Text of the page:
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Hoffmann, R. A wiki for the life sciences where authorship matters. Nature Genetics (2008)

G1/S cell cycle arrest provides anoikis resistance through Erk-mediated Bim suppression.

Proper attachment to the extracellular matrix is essential for cell survival. Detachment from the extracellular matrix results in an apoptotic process termed anoikis. Anoikis induction in MCF-10A mammary epithelial cells is due not only to loss of survival signals following integrin disengagement, but also to consequent downregulation of epidermal growth factor (EGFR) and loss of EGFR-induced survival signals. Here we demonstrate that G(1)/S arrest by overexpression of the cyclin-dependent kinase inhibitors p16(INK4a), p21(Cip1), or p27(Kip1) or by treatment with mimosine or aphidicolin confers anoikis resistance in MCF-10A cells. G(1)/S arrest-mediated anoikis resistance involves suppression of the BH3-only protein Bim. Furthermore, in G(1)/S-arrested cells, Erk phosphorylation is maintained in suspension and is necessary for Bim suppression. Following G(1)/S arrest, known proteins upstream of Erk, including Raf and Mek, are not activated. However, retained Erk activation under conditions in which Raf and Mek activation is lost is observed, suggesting that G(1)/S arrest acts at the level of Erk dephosphorylation. Thus, anoikis resistance by G(1)/S arrest is mediated by a mechanism involving Bim suppression through maintenance of Erk activation. These results provide a novel link between cell cycle arrest and survival, and this mechanism could contribute to the survival of nonreplicating, dormant tumor cells that avert apoptosis during early stages of metastasis.[1]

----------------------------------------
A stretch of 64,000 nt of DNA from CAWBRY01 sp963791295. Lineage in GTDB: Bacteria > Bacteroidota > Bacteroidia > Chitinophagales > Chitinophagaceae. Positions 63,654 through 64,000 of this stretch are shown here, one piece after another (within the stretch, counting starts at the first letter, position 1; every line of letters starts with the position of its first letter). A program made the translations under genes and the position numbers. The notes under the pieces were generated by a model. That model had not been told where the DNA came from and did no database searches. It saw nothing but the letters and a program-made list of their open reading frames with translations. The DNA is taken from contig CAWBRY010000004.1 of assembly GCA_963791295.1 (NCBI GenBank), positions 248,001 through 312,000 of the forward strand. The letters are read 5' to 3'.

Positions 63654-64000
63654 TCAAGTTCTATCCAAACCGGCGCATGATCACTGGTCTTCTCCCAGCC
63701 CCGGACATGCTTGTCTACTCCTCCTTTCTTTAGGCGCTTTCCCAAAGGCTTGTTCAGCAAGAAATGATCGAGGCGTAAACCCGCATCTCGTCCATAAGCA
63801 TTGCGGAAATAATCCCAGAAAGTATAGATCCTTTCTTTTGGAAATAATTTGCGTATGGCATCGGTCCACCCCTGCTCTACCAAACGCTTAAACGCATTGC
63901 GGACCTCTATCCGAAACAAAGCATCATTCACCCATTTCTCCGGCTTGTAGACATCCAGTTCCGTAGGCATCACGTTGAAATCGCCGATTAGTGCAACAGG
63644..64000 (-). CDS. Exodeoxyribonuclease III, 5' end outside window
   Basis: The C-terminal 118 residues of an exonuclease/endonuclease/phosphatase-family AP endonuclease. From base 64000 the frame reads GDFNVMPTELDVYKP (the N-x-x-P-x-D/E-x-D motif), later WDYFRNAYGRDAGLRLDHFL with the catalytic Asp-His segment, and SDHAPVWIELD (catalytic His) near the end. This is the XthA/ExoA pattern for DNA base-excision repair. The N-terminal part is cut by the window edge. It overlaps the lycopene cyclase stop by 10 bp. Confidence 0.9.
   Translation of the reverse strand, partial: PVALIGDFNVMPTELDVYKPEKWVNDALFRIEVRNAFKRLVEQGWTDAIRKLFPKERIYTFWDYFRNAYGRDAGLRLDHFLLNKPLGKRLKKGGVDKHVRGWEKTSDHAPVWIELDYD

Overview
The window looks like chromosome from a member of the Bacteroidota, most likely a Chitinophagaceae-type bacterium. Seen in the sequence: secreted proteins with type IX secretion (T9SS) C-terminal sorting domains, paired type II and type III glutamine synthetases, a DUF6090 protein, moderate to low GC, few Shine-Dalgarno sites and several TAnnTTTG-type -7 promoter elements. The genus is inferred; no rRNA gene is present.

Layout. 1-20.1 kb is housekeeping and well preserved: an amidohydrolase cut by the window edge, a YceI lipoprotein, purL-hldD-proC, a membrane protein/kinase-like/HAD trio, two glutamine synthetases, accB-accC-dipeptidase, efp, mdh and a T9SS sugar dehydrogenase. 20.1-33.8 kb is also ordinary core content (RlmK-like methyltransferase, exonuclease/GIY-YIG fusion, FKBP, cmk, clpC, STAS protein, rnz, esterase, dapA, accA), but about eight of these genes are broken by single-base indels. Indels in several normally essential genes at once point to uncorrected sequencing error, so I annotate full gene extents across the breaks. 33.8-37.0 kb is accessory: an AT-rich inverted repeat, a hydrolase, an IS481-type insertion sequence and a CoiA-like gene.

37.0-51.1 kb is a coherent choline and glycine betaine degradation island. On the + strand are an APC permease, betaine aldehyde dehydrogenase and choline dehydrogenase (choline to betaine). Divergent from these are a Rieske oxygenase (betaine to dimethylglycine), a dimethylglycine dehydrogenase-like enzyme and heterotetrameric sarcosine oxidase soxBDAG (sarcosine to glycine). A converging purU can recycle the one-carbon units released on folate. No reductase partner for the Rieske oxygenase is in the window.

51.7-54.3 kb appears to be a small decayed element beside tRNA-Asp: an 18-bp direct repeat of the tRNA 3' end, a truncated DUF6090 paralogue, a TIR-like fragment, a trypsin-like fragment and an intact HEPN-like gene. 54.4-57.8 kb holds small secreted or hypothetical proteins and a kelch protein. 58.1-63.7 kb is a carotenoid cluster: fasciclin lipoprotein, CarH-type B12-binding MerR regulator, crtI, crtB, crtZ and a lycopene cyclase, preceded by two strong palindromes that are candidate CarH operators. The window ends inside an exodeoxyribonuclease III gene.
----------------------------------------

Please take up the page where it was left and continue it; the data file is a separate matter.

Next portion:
1. G1/S cell cycle arrest provides anoikis resistance through Erk-mediated Bim suppression. Collins, N.L., Reginato, M.J., Paulus, J.K., Sgroi, D.C., Labaer, J., Brugge, J.S. Mol. Cell. Biol. (2005) [Pubmed]
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